The police court, presided over by Maj. W. L. Pitcher, Eighth Infantry, rendered good and efficient service in Habana and became a terror to evil doers. Major Pitcher was relieved in order to accompany his regiment. The following civil order was published relative to Major Pitcher's work in connection with the court and supervision of police of the city. He was succeeded by Maj. L. V. Caziarc, Second Artillery, whose faithful and able services with the police and detective force have done much to maintain their efficiency.

No. 289.

Habana, July 14, 1900.

The military governor of Cuba directs the publication of the following: Maj. W. L. Pitcher, Eighth Infantry, supervisor of police and provost-marshal of Habana, having been relieved, at his own request, to join his regiment leaving Cuba, the military governor desires to commend in a very high degree the many and eminent services rendered by Major Pitcher during the past fourteen months to the military government and to the city of Habana, which services have contributed in a very large extent to the establishment of justice, the efficiency of the police, and the maintenance of peace and order in this city of over 230,000 inhabitants, and the military governor regrets the necessity of Major Pitcher's separation from his staff. J. B. HICKEY, Assistant Adjutant-General.


This department is yet in its infancy. It was separated from that of public works and reorganized as a separate department.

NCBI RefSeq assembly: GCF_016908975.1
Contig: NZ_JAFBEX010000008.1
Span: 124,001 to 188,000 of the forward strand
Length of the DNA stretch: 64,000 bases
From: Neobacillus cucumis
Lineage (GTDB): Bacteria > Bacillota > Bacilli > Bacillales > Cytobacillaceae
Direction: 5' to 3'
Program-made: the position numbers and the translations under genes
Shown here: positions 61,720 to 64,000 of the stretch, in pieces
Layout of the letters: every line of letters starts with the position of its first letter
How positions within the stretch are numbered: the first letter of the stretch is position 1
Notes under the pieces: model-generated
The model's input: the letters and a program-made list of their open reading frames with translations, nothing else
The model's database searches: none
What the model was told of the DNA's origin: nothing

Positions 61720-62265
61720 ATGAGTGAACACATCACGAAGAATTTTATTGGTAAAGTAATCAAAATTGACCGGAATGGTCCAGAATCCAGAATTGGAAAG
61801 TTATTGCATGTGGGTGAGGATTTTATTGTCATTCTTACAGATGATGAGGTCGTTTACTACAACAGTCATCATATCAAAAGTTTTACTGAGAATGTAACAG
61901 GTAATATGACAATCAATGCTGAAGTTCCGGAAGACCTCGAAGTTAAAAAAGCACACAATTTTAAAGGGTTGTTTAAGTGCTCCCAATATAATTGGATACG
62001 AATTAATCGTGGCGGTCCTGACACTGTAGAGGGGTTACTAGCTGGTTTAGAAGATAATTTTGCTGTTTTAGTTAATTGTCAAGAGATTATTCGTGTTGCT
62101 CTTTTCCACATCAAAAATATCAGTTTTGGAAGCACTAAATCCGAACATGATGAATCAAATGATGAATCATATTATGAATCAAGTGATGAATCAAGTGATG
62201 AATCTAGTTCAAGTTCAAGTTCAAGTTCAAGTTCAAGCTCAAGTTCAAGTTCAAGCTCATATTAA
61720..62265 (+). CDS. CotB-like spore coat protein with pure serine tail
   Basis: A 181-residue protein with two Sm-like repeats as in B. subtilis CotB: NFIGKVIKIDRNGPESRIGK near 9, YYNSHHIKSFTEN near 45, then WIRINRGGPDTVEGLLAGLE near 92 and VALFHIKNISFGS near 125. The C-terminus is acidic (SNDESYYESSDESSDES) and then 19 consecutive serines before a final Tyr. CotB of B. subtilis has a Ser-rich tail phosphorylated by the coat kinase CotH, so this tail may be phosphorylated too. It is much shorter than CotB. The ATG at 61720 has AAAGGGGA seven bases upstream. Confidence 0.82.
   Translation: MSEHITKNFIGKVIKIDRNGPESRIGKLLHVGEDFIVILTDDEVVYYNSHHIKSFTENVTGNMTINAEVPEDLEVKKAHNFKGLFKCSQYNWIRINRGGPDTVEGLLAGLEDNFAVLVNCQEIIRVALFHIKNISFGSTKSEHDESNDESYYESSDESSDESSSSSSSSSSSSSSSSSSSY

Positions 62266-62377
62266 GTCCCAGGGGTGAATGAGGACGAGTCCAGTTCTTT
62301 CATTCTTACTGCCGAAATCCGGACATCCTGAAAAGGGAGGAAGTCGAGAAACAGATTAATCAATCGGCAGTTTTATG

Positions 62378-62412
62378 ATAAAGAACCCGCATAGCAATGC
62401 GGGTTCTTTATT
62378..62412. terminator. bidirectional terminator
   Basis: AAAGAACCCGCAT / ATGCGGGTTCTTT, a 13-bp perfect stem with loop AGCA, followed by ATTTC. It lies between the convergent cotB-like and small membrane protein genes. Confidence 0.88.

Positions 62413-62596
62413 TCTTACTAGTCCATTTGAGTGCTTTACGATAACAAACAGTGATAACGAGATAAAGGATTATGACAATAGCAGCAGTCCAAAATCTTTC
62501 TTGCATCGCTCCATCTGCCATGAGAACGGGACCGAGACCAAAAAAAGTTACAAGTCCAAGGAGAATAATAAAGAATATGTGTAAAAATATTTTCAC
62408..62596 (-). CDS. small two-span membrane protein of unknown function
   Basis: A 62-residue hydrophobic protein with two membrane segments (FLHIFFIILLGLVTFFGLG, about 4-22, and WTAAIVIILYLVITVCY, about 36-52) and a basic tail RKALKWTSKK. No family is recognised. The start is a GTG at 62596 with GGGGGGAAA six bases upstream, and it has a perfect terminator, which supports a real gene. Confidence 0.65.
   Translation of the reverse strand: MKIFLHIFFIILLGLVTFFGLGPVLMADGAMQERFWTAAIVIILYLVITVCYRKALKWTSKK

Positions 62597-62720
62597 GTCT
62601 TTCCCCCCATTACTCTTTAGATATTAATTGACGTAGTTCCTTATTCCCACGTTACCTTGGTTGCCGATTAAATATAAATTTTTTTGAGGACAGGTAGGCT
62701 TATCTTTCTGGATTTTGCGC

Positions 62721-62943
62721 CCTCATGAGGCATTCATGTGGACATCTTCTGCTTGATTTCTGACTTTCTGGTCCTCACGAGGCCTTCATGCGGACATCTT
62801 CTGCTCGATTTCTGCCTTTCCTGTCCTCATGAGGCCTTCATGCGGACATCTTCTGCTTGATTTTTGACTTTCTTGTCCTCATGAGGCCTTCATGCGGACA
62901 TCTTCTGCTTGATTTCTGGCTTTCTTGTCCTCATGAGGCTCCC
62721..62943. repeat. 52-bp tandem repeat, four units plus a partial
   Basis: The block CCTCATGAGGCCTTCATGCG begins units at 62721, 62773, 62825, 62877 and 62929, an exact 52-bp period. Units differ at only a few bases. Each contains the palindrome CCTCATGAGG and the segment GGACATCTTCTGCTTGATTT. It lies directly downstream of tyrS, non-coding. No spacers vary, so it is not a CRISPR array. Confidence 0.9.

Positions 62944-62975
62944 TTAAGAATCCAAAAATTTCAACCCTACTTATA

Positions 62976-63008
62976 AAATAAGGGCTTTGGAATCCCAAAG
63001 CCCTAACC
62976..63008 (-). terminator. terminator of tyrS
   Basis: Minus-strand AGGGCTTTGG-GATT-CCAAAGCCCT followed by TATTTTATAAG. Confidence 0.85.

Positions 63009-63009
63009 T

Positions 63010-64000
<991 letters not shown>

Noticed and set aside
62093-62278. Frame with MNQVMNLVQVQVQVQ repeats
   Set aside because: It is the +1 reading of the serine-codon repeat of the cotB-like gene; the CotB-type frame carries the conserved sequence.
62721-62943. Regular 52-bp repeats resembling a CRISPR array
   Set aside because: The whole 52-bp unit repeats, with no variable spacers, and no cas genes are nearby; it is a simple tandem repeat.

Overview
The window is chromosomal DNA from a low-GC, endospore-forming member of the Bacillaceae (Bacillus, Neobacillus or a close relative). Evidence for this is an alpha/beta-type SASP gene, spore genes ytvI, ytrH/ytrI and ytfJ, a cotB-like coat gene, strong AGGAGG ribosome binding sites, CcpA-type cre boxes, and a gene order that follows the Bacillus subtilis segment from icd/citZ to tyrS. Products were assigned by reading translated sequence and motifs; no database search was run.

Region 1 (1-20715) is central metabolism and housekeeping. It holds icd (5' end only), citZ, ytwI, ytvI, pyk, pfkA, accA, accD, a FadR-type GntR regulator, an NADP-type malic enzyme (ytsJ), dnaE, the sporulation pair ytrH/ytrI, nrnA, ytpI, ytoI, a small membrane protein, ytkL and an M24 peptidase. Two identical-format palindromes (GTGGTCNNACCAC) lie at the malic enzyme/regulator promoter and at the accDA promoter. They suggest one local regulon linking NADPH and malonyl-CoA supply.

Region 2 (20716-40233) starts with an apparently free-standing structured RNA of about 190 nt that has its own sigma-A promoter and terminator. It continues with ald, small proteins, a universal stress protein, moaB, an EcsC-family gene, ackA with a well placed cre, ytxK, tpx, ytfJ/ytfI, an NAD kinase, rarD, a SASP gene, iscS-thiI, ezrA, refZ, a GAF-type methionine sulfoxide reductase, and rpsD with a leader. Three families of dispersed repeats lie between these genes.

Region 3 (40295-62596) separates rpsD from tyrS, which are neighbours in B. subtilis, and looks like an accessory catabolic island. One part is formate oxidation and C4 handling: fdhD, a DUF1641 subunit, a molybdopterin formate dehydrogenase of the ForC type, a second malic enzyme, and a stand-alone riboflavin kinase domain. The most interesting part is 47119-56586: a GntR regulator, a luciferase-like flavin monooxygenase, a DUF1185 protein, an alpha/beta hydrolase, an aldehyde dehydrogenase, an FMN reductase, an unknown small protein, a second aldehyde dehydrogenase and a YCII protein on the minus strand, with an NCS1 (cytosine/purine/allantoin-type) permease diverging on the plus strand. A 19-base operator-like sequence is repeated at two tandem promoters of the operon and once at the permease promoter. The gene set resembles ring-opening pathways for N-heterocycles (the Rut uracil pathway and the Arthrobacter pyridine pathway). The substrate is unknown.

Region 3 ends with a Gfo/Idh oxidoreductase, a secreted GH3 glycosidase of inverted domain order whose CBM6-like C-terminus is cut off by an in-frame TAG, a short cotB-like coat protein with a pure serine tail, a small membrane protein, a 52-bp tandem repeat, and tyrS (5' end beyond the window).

Cuba is essentially an agricultural country and derives her welfare principally from the soil. Her lands are fertile to a wonderful degree, and as yet her resources have been only partially developed. In the future it is believed that this department will become one of the most important of the insular government and that under its supervision will be established various agricultural stations for experimental work and observation. The department was at first under charge of Gen. Rius Rivera, who took up its organization with energy and devoted much time to establishing it upon a sound basis. In addition to the purely agricultural work, it includes commerce and industries, including patents and trade-marks. This department has also under its supervision mines, forests, and fisheries, and is charged with protecting the government's interests in these departments, work which has hitherto been extremely difficult for want of complete surveys of gov ernment lands and forests and also for want of proper boats for patrolling the coast and enforcing the fishery laws.

Sr. Rivera resigned on May 1, 1900, and Sr. Perfecto Lacoste was appointed as secretary of this department. Secretary Lacoste is president of the planters' association and has always been interested in the development of the agricultural interests of Cuba, and no man better qualified for this position could have been found. He is a citizen of the United States, a graduate of the University of Pennsylvania, and was particularly well qualified to take up the work. His labors in this department have been unremitting, and much valuable data has been gathered. The agricultural interests were encouraged and stimulated by the appointment of one so closely identified with them.